[0029] FIG. 1 shows a general multiconductor-multilayer system;

[0030] FIG. 2 shows a composite conductor with repeated interconnecting conductors across an energy propagation direction y;

[0031] FIG. 3 illustrates an analysis of an example of a stacked composite conductor structure;

[0032] FIG. 4 illustrates conductor cross-coupling for high frequencies;

[0033] FIG. 5 illustrates conductor structures;

[0034] FIGS. 6 and 7 show comparisons of conventional microstrips and composite conductor microstrips;

[0035] FIG. 8 shows simulation results for example transmission lines; FIG. 9 shows illustrative circuits;

[0036] FIGS. 10 and 11 show comparisons of conventional microstrips and composite conductor microstrips;

[0037] FIG. 12 shows simulation results for inductance and Q factor properties of conductive structures; and

[0038] FIG. 13 shows a comparison of a conventional microstrip and a composite conductor microstrip.

[0039] There will now be described a generic composite conductor structure that may be utilised in conductor based transmission line systems. The structure can conveniently be implemented in a multi-layer multi-conductor format. Examples of the composite conductor structure have been found to have low conductor loss and potentially reduced area factor when compared with conventional ‘single-conductor on a single layer’ structures.

[0040] Assume a general multi-conductor, multi-layer dielectric medium or system in which conductors can reside on the Interfaces of semi-insulative layers. The conductors can have arbitrary number, shape, conductive properties and thickness. The semi-insulative layers may be of arbitrary number, thickness and dielectric properties. The interfaces between the conductors and the dielectric layers may be arbitrarily defined. An example of such a multilayer/multiconductor system is shown in FIG. 1. In FIG. 1 reference numerals 1 to 5 indicate dielectric layers and reference numerals 6 to 10 indicate conductors. A composite conductor may be considered to be a conductive structure formed by the arbitrary inter-connection of two or more conductors in such an arrangement, at least one of which resides on a different semi-insulator layer interface/level from at least one other. The interconnections between the conductors may be formed through any appropriate way. For example, by means of pieces of conductive material of the same or different type, which may reside on the same interface/level, across a semi-insulative layer(s), or on different layer(s) interface(s)/level(s). The interconnections between the specified conductors across the direction of an arbitrary defined propagation direction should be repeated, in an either periodic or periodic way, but possibly in a different shape or form.

[0041] FIG. 2 shows an example of a composite conductor structure that fits the above definition. In the case described in FIG. 2, four initially individual conductors 11 were interconnected via the help of vias, posts 12, and planar conductors 13 to form a ‘composite conductor’ on various levels between dielectric layers 14. All the individual conductors 11 are electrically connected together. The interconnections were repeated in a different form across the assumed signal propagation direction y.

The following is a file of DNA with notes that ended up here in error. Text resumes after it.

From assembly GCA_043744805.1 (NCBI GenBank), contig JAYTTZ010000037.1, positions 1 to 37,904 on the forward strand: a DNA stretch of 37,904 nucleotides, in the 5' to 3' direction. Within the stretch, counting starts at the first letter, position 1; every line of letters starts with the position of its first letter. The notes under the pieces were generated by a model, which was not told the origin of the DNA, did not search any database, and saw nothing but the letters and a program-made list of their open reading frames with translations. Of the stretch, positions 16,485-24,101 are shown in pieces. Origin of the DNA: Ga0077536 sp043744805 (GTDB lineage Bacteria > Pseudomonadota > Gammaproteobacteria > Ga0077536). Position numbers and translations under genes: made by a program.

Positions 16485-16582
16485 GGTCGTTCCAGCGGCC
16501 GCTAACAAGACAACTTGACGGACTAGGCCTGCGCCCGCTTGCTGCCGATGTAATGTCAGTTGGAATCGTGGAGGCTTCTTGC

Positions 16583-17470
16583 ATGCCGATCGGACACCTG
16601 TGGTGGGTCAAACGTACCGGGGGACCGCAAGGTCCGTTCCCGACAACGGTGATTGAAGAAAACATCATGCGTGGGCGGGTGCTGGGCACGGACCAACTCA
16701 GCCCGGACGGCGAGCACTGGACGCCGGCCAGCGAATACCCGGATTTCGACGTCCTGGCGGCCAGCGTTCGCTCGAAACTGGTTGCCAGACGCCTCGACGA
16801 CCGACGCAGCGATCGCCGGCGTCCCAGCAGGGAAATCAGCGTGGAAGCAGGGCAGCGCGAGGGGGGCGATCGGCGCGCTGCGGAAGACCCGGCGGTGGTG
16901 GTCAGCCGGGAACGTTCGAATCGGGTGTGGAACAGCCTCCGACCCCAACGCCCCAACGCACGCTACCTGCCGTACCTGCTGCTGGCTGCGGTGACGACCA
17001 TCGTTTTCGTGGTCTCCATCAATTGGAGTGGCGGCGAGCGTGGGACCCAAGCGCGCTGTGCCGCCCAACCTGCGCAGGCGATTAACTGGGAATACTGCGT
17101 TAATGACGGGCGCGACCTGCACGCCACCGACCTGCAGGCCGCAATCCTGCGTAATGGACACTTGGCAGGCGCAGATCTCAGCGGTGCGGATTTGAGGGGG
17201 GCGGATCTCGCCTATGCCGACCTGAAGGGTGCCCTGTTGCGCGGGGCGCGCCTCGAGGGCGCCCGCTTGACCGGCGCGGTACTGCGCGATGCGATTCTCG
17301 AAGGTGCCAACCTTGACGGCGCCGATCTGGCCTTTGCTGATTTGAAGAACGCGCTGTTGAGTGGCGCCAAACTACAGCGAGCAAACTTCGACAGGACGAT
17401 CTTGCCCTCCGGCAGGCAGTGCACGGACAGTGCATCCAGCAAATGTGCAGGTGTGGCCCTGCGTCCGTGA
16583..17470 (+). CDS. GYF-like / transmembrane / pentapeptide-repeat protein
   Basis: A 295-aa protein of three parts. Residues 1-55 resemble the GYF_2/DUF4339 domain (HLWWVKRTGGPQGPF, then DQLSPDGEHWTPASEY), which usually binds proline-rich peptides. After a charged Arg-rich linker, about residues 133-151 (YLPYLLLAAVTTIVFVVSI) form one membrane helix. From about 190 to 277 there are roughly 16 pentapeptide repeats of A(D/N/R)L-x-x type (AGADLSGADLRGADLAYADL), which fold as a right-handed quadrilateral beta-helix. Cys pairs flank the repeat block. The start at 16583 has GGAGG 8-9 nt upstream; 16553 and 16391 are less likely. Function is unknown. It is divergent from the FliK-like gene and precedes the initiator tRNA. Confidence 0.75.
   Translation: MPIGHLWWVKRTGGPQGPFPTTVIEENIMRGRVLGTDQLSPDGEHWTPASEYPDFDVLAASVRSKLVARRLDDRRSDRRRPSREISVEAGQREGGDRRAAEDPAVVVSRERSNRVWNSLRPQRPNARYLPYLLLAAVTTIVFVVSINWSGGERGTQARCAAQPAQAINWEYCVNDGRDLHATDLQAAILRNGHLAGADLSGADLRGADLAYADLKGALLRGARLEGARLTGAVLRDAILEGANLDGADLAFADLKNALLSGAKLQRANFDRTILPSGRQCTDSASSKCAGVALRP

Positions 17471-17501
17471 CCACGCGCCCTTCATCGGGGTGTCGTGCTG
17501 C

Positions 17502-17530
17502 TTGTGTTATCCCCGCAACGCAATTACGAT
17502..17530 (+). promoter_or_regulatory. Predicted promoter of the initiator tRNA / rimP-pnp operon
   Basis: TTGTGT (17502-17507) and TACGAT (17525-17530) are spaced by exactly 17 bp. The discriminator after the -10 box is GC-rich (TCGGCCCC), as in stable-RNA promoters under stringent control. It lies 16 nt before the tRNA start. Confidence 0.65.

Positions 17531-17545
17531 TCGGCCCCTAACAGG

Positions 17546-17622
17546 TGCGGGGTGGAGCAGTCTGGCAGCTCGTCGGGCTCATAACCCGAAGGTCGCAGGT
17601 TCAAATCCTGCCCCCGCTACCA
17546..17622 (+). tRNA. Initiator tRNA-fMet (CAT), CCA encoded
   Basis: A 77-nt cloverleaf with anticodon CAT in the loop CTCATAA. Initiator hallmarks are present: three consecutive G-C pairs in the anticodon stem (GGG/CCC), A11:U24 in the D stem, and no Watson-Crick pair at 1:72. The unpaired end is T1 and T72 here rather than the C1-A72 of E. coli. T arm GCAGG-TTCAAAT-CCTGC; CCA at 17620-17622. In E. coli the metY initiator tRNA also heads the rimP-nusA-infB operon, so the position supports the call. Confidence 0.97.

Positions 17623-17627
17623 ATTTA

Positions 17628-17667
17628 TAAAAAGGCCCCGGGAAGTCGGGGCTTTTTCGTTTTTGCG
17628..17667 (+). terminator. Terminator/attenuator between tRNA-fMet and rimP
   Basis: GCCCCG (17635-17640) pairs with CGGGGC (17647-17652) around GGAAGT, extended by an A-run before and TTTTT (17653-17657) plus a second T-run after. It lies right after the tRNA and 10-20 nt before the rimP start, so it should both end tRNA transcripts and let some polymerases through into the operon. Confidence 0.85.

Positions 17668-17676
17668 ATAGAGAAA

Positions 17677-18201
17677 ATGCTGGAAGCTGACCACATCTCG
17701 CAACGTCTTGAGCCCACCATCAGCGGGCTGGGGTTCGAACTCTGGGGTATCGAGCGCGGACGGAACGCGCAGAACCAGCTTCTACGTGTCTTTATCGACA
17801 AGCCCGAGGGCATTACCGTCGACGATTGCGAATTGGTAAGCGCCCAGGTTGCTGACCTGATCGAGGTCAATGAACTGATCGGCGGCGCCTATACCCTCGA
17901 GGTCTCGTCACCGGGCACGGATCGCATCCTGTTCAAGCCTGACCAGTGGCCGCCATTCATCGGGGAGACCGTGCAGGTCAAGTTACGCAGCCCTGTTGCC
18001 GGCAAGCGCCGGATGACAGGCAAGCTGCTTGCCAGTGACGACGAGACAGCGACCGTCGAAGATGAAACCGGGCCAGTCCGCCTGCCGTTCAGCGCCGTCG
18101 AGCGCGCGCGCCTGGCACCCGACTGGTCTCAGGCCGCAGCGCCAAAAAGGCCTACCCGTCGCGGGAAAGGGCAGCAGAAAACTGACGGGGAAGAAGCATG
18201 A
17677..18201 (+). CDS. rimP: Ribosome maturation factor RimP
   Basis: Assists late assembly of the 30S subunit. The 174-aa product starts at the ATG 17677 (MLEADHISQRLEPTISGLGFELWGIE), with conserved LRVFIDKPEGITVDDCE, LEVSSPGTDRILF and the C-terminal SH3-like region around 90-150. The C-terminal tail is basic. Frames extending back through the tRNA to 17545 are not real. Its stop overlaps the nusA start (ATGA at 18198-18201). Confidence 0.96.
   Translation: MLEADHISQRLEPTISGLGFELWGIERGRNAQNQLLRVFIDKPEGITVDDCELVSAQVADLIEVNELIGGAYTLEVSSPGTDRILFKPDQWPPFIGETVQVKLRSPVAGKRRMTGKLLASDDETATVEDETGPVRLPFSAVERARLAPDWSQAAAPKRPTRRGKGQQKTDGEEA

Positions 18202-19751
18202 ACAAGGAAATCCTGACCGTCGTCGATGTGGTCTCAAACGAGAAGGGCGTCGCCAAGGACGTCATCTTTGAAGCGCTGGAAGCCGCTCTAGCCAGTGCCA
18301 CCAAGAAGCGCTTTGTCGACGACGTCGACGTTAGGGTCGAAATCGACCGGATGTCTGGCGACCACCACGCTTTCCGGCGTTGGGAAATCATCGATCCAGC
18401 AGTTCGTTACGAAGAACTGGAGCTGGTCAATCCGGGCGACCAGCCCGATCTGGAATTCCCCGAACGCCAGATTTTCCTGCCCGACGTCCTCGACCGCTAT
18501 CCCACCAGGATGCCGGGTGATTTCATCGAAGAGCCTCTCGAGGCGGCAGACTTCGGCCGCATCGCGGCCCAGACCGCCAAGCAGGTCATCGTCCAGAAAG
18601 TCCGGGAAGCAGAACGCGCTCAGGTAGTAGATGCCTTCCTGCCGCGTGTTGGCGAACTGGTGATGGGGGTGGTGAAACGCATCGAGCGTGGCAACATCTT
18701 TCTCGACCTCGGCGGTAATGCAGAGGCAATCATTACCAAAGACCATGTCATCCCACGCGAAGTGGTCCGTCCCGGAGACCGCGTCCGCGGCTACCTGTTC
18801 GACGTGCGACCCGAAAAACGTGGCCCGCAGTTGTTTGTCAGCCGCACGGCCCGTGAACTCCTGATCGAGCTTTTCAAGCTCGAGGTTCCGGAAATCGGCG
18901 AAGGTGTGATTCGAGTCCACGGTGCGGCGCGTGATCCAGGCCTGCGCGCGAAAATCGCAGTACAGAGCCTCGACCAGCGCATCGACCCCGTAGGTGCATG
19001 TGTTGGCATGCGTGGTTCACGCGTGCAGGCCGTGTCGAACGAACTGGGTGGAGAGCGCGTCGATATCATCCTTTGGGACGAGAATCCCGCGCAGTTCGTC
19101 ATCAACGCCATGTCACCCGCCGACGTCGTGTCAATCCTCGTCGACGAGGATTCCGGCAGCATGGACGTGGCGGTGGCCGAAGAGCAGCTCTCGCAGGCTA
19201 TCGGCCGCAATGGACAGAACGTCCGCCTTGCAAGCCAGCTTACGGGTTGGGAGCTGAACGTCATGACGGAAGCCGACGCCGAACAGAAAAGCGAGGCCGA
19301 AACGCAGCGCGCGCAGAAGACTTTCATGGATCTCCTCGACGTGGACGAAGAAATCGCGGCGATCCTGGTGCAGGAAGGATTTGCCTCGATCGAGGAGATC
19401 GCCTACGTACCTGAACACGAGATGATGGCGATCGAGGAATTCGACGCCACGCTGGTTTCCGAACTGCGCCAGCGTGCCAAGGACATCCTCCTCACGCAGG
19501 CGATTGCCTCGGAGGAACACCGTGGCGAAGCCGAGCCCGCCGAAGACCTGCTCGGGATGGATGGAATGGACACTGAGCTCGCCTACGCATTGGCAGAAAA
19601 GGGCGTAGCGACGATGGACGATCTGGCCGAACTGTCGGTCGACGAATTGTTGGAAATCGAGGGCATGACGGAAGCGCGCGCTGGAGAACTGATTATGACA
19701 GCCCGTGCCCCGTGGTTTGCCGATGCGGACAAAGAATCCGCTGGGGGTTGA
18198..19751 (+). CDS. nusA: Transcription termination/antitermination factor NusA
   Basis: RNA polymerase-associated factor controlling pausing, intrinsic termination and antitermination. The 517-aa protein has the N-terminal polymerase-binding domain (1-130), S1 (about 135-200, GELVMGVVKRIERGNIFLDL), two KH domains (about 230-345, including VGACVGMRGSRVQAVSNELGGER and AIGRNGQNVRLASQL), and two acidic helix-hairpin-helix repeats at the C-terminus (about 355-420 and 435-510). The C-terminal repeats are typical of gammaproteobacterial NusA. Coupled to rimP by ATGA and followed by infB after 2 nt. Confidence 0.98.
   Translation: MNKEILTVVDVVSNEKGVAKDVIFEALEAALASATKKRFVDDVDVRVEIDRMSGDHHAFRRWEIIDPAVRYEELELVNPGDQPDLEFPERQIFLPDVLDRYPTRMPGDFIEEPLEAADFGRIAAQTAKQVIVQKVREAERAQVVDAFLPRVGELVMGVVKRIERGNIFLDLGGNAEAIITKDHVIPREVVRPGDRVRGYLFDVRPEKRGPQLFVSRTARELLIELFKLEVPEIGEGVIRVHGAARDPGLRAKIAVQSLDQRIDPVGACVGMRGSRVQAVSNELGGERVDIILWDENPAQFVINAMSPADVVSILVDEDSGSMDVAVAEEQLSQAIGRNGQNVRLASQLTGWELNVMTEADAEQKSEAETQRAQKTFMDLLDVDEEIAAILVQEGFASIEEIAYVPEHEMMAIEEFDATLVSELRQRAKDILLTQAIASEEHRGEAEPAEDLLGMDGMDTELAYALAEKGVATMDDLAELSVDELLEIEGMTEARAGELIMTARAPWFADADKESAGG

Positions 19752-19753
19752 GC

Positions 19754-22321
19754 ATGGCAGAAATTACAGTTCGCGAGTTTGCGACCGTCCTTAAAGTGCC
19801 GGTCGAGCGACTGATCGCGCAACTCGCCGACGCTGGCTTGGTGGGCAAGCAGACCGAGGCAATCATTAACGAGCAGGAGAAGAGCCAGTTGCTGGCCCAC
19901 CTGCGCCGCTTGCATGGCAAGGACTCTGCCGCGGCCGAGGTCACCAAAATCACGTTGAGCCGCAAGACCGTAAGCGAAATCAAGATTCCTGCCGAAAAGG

[0042] If such composite conductor is used to transfer electrical or/and thermal energy then it may conveniently be a termed a composite conductor transmission line. The propagation properties of this transmission line will be determined by the geometrical and material characteristics of the composite conductor or conductors, the technique that is used to feed the electrical/thermal energy into the conductors and the geometrical and material characteristics of its surroundings.

[0043] For illustration, the composite conductor of FIG. 3 will be considered. It will be assumed that the composite conductor is standing alone within an arbitrary dielectric medium. Since in this instance only the properties of the conductor are to be studied, the material properties of the embedding dielectric do not come into the calculations.

[0044] Taking a theoretical approach, the composite conductor of FIG. 3 comprises N flat conductors 14 each on different successive levels separated by an arbitrary dielectric 15. They are effectively stacked on top of each other in the z direction and for simplicity we assume that they and have identical geometrical properties, namely width W and thickness d. Vias or posts 16 interconnect them periodically across the electric energy/current propagation direction y. The interdistance in the z direction between each conductor and the next, which determines the via length connection does not have to be the same as long, but it is selected to be very small in comparison to the wavelength corresponding to the frequency of the signal to be used. In addition the vias'/posts' diameters do not have to be the same since for the purposes of this analysis and for most practical purposes this should not be critical.

[0045] The above described conductor may be termed as a “stacked composite conductor” of order N. Such a “stacked composite” conductor is highly useful since it represents a most useful and practical case of the composite conductor concept for circuit applications.

[0046] The N=1 case corresponds to the conventional single layer conductor.

[0047] We assume that the proposed composite conductor (having N>1) is fed with current, and we also assume that this current is equally distributed across each of the N flat conductors with a uniform current distribution across their width W. The purpose of the vias is to short each conductor i.e. to put them on the same voltage potential. This is a sufficiently good approximation up to frequencies where the interconnecting vias' inductance can be considered negligible. It should be noted that the current is better fed from the conductor with identification number N/2, so as to effect a symmetrical current feeding.